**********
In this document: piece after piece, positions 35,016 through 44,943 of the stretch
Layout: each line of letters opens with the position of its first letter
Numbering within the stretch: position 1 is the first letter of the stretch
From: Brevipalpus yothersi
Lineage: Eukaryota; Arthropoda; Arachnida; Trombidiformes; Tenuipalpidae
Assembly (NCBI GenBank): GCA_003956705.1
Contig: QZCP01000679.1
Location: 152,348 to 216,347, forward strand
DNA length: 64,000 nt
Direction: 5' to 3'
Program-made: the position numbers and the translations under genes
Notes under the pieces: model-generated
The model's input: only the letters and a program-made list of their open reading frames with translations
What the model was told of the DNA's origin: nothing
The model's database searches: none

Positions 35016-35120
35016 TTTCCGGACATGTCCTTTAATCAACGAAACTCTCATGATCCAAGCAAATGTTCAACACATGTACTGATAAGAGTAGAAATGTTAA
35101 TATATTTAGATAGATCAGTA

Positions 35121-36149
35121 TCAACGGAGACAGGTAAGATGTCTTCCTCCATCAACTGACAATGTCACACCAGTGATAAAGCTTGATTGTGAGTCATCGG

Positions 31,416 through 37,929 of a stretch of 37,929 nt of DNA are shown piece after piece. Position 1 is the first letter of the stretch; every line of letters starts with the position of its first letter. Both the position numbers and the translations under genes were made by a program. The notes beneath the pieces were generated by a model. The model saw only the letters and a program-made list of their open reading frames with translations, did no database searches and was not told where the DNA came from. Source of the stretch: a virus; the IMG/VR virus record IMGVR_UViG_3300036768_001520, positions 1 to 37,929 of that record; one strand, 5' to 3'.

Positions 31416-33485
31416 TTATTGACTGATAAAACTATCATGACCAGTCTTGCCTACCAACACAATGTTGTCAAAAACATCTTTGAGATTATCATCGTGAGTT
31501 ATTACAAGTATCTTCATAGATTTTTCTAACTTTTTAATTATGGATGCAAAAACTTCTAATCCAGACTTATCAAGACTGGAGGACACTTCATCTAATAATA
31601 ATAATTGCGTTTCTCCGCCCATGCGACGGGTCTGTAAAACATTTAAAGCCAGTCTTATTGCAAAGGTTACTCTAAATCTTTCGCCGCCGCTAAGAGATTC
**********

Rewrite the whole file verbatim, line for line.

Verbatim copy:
In this document: piece after piece, positions 35,016 through 44,943 of the stretch
Layout: each line of letters opens with the position of its first letter
Numbering within the stretch: position 1 is the first letter of the stretch
From: Brevipalpus yothersi
Lineage: Eukaryota; Arthropoda; Arachnida; Trombidiformes; Tenuipalpidae
Assembly (NCBI GenBank): GCA_003956705.1
Contig: QZCP01000679.1
Location: 152,348 to 216,347, forward strand
DNA length: 64,000 nt
Direction: 5' to 3'
Program-made: the position numbers and the translations under genes
Notes under the pieces: model-generated
The model's input: only the letters and a program-made list of their open reading frames with translations
What the model was told of the DNA's origin: nothing
The model's database searches: none

Positions 35016-35120
35016 TTTCCGGACATGTCCTTTAATCAACGAAACTCTCATGATCCAAGCAAATGTTCAACACATGTACTGATAAGAGTAGAAATGTTAA
35101 TATATTTAGATAGATCAGTA

Positions 35121-36149
35121 TCAACGGAGACAGGTAAGATGTCTTCCTCCATCAACTGACAATGTCACACCAGTGATAAAGCTTGATTGTGAGTCATCGG

Positions 31,416 through 37,929 of a stretch of 37,929 nt of DNA are shown piece after piece. Position 1 is the first letter of the stretch; every line of letters starts with the position of its first letter. Both the position numbers and the translations under genes were made by a program. The notes beneath the pieces were generated by a model. The model saw only the letters and a program-made list of their open reading frames with translations, did no database searches and was not told where the DNA came from. Source of the stretch: a virus; the IMG/VR virus record IMGVR_UViG_3300036768_001520, positions 1 to 37,929 of that record; one strand, 5' to 3'.

Positions 31416-33485
31416 TTATTGACTGATAAAACTATCATGACCAGTCTTGCCTACCAACACAATGTTGTCAAAAACATCTTTGAGATTATCATCGTGAGTT
31501 ATTACAAGTATCTTCATAGATTTTTCTAACTTTTTAATTATGGATGCAAAAACTTCTAATCCAGACTTATCAAGACTGGAGGACACTTCATCTAATAATA
31601 ATAATTGCGTTTCTCCGCCCATGCGACGGGTCTGTAAAACATTTAAAGCCAGTCTTATTGCAAAGGTTACTCTAAATCTTTCGCCGCCGCTAAGAGATTC